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Basic Bus/Walking questions from German Colony

Tampa, Florida
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Basic Bus/Walking questions from German Colony

We are renting an apartment in the German Colony and we plan to use buses for our transportation for the most part. I know that I can also walk to many places and my husband and I have done that in the past. This time we will be with our 10 year old twins and I want to conserve their energy for the touring when necessary and in the evening I suspect they will be worn out.

I was hoping for some "on the ground" advice about taking the bus and walking in the most efficient way.

Specifically walking from the German Colony to the Jaffa gate. I see some routes on a map but it isn't always clear that those routes are walkable, ie. no sidewalks, hard to cross the street etc.

Also the most efficient way to walk toward the City Center?

Regarding the buses that go toward the old city,is the bus stop at the LRT Jaffa station? Is that where you get off to be closest?

When going to the City Center would you take a bus all the way? Bus to LRT and what are the most popular stops there?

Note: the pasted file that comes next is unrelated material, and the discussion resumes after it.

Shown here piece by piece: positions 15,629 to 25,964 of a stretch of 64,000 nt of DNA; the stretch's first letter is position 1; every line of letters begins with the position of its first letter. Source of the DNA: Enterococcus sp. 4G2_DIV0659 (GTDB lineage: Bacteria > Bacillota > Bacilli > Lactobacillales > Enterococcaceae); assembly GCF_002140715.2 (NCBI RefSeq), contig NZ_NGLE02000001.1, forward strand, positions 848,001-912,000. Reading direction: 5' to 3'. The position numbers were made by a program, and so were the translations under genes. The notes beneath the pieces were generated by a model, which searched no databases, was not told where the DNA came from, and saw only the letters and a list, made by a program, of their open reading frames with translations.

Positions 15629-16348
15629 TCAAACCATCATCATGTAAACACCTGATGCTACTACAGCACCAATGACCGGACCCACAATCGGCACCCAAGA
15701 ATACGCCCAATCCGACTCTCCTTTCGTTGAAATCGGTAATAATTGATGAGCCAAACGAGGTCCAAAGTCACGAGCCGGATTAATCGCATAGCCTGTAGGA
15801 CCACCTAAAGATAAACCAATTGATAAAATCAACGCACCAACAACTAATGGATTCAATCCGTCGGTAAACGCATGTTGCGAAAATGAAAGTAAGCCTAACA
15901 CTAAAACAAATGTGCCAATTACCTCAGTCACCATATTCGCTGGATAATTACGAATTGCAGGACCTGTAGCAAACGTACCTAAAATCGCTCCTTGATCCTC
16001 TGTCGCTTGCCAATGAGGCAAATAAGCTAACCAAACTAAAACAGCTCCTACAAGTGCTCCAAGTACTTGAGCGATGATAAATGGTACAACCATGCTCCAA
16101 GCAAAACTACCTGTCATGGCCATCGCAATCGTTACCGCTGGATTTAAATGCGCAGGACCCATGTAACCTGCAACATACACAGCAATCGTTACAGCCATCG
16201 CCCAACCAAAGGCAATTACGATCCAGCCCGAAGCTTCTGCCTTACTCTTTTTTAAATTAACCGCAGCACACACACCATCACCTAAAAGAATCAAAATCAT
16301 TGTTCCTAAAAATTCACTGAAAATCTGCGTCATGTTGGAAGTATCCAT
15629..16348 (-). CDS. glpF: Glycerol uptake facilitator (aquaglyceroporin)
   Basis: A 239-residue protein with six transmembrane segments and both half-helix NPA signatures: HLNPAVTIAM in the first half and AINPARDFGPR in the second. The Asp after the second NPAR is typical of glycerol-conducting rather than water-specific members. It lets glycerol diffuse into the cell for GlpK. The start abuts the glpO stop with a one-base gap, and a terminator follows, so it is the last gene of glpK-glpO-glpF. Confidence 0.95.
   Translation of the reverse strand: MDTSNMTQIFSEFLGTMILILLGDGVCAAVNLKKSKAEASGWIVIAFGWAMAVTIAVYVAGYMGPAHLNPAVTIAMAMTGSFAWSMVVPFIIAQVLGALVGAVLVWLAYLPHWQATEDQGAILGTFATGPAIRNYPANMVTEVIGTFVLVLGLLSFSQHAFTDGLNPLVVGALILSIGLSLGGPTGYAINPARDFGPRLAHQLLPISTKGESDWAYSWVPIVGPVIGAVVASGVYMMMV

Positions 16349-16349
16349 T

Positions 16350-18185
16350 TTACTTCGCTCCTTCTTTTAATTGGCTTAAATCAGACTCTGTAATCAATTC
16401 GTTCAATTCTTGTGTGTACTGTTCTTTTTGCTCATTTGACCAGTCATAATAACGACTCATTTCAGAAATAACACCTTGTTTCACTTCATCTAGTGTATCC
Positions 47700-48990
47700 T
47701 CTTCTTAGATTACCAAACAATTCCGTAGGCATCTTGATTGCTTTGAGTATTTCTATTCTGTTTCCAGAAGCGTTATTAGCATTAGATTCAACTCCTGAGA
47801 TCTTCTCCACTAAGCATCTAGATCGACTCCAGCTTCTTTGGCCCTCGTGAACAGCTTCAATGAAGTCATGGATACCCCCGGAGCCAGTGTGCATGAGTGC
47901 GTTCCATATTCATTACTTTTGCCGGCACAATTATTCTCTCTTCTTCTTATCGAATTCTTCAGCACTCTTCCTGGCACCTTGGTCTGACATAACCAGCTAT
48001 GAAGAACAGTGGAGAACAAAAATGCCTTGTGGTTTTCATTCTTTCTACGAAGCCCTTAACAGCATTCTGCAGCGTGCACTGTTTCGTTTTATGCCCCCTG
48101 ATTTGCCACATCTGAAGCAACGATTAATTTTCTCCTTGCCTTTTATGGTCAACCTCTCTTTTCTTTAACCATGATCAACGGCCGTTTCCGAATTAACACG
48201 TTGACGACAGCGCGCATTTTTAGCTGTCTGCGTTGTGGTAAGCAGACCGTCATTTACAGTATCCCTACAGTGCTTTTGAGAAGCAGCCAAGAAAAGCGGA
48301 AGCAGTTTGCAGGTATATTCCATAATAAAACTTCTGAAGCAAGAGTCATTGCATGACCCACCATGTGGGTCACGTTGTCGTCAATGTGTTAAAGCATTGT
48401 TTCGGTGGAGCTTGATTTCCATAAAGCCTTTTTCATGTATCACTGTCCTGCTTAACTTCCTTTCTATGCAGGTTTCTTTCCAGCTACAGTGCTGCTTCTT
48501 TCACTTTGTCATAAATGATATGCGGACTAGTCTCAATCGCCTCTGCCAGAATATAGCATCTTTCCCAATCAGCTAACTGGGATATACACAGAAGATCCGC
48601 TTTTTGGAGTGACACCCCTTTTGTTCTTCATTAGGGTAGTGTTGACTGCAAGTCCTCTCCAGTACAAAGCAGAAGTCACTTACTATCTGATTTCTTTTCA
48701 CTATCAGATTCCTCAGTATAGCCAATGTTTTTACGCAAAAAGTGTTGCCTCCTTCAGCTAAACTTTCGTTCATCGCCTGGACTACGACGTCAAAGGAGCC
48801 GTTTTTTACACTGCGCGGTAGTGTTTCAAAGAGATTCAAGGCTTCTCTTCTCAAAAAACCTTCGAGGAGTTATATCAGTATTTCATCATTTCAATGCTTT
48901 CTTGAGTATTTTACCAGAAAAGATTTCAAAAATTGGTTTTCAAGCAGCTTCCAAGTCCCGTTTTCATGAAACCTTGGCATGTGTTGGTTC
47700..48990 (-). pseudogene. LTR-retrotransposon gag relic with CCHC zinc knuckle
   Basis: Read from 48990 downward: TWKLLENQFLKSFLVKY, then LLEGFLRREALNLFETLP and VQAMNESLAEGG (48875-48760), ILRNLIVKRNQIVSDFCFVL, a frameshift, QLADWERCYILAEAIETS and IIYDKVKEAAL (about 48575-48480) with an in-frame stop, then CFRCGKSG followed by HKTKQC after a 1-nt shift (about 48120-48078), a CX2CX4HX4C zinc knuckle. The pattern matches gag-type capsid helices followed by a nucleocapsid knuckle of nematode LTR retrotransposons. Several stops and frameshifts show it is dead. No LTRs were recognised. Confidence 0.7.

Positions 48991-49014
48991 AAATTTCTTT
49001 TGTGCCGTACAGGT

We are staying at 4 Masaryk if that makes a difference although I think all the main bus stops are on Emek Refaim.

If there is a question I should have asked but didn't please let me know.

Thank you!

Jerusalem
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1. Re: Basic Bus/Walking questions from German Colony

Hi,

Walking to Jaffa Gate: I walk two ways, depending how I'm feeling.

Route #1: Up Emek Refaim, keep on straight with Liberty Bell Park on your left, straight on to King David Street, all the way to the bottom of King David Street, then right onto Yitzhak Karev St. and all the way to the end which is under Jaffa Gate (variant - walk through Mamilla Mall instead of along the road).